Obese individuals have lower circulating levels of certain nutrients compared to lean individuals. For example, it has been reported that the plasma hydroxyvitamin D levels of obese individuals are low compared to normal weight controls (here). In addition, it has been observed that the obese have low levels of antioxidants compared to normal weight controls. Further, the plasma vitamin C concentrations of the obese have been reported to be low (here). Other antioxidants have also been shown to be lower in subjects with more adiposity, compared to leaner controls. In one recent study1, researchers assessed the vitamin E and carotenoid serum (blood) concentrations of schoolchildren in the United States between the ages of 8 and 15 years. The results showed that the body mass index of the children was associated with the serum levels of α-carotene, α-tocopherol, trans-β-carotene and cis-β-carotene. Similar associations were also found between these antioxidants and total fat mass and truncal fat mass.
The authors calculated that higher α-tocopherol and cis-β-carotene serum concentrations in the children was associated with reduced probability of being overweight or obese. In fact high concentrations of these antioxidants decreased the odds of being overweight by 40 % and being obese by 60 %. Interestingly having higher serum retinol concentrations was associated with an increased probability of being overweight or obese buy 2 and 3-fold, respectively. It has been suggested that the lower levels of certain nutrients in the obese may relate to the increased oxidative stress seen in such individuals. Adipose tissue accumulation when excessive can lead to the influx of macrophages and an immune response that increases systemic inflammation. This increase in inflammation then in turn causes increases in systemic oxidative stress. It is hypothesised that the higher levels of oxidative stress in the obese, may over time, deplete the individual of antioxidants, reducing plasma levels.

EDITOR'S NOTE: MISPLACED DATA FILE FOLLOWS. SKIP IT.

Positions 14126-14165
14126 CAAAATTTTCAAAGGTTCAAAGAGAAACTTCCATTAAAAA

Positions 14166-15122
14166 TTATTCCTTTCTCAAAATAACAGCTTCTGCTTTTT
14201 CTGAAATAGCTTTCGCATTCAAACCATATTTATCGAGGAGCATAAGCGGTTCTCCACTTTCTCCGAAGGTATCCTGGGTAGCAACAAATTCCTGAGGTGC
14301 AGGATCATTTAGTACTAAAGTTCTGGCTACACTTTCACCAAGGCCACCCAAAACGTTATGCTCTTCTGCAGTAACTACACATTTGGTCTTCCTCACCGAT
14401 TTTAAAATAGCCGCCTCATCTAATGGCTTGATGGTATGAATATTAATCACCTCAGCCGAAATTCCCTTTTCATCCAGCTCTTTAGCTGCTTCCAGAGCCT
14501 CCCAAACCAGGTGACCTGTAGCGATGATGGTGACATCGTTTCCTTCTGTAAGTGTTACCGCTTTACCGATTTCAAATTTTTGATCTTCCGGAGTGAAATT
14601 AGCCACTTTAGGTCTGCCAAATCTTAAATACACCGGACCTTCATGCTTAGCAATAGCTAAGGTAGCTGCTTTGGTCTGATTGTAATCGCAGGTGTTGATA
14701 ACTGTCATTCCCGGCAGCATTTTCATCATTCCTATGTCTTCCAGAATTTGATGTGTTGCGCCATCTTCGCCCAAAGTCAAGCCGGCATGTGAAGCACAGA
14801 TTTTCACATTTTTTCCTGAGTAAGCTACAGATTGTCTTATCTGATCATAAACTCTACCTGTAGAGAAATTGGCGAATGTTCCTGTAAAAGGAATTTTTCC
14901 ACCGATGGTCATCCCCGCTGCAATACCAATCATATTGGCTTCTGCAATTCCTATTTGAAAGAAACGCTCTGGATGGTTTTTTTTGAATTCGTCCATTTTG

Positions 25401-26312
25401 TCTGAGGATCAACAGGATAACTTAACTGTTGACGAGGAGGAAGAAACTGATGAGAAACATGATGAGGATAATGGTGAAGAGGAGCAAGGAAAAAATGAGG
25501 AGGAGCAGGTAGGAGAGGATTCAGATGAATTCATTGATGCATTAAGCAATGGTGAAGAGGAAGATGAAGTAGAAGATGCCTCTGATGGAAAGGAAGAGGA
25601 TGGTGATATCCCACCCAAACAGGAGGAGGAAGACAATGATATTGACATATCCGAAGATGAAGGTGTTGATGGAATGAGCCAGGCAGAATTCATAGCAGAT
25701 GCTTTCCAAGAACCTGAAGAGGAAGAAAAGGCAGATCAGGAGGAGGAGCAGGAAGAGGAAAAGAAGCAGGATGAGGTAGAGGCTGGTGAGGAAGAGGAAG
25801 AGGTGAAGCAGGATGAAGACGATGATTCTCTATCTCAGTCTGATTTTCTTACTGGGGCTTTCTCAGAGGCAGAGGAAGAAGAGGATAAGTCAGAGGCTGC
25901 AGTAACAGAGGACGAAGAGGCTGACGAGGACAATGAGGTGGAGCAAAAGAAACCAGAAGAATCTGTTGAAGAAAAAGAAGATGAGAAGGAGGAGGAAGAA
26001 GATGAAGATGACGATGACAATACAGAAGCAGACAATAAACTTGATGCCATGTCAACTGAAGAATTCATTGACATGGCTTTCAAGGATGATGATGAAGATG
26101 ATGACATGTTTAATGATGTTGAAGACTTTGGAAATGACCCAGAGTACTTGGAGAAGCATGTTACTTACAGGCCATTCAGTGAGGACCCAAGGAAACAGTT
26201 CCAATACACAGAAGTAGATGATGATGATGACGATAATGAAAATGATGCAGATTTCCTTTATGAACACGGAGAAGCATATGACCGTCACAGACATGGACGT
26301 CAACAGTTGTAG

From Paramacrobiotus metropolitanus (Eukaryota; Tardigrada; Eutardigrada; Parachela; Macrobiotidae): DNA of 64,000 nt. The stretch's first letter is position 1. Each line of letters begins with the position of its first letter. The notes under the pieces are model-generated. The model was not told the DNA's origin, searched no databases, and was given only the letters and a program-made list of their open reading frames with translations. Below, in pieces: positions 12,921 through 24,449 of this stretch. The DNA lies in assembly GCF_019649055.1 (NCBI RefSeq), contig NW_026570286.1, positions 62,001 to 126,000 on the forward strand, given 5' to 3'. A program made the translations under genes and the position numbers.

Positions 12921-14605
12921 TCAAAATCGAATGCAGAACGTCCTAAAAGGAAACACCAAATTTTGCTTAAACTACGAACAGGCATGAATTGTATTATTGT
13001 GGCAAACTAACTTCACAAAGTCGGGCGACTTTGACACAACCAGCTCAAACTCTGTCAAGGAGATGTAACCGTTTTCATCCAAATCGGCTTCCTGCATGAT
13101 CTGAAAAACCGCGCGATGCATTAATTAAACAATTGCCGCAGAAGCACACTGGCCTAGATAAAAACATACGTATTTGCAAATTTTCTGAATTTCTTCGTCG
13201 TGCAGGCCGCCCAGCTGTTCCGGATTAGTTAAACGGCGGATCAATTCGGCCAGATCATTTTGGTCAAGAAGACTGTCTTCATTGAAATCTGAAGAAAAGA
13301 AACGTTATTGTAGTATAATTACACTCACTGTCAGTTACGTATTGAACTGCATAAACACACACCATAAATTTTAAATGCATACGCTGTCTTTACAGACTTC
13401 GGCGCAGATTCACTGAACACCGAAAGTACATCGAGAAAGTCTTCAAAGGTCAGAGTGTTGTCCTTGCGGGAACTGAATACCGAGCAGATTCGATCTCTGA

Therefore being obese could deplete the body of antioxidants in a similar way to smoking. For example, the antioxidant capacity of the lungs of smokers becomes depleted through chronic exposure to the free radicals in cigarette smoke. However, there could be other alternatives that explains the low plasma concentrations of antioxidants in the obese. For example, it has been suggested that the additional fat mass of the overweight may be able to sequester fat soluble nutrients thus reducing plasma levels. Some evidence does support the sequestration of vitamin D in adipose tissue (here), and as both carotenoids and vitamin E are fat soluble they could similarly be sequestered in adipose tissue (here). However, retinol is also fat soluble and yet plasma levels were increased in the children. Low antioxidant plasma levels may also be markers for poor diet, which is a known cause of weight gain and is also low in plant foods. In other words eating poor quality foods makes you fat and also provides few plant derived antioxidants.
However, it is interesting to speculate as to whether antioxidants are able to cause weight loss. Evidence is starting to emerge that the polyphenol group of antioxidants have have beneficial weight loss effects. For example, green tea has particular weight loss effects, and it is often assumed this is due to the caffeine that it contains. However the catechin (flavan-3-ol) polyphenols in green tea may contribute significantly to these effects (here). It is unclear how polyphenols can cause weight loss, but one suggestion is that they inhibit starch digesting enzymes in the gut and therefore have the ability to slow the digestion rates of starch and thus decrease the rate that glucose is absorbed (here). This may then allow better control over blood sugar and provide insulin sensitising effects. Additionally, the antioxidants may have direct effects on the insulin receptors (here), protecting them from oxidative damage. Blueberries have been particularly well studied with regard their beneficial glycaemic effects (here).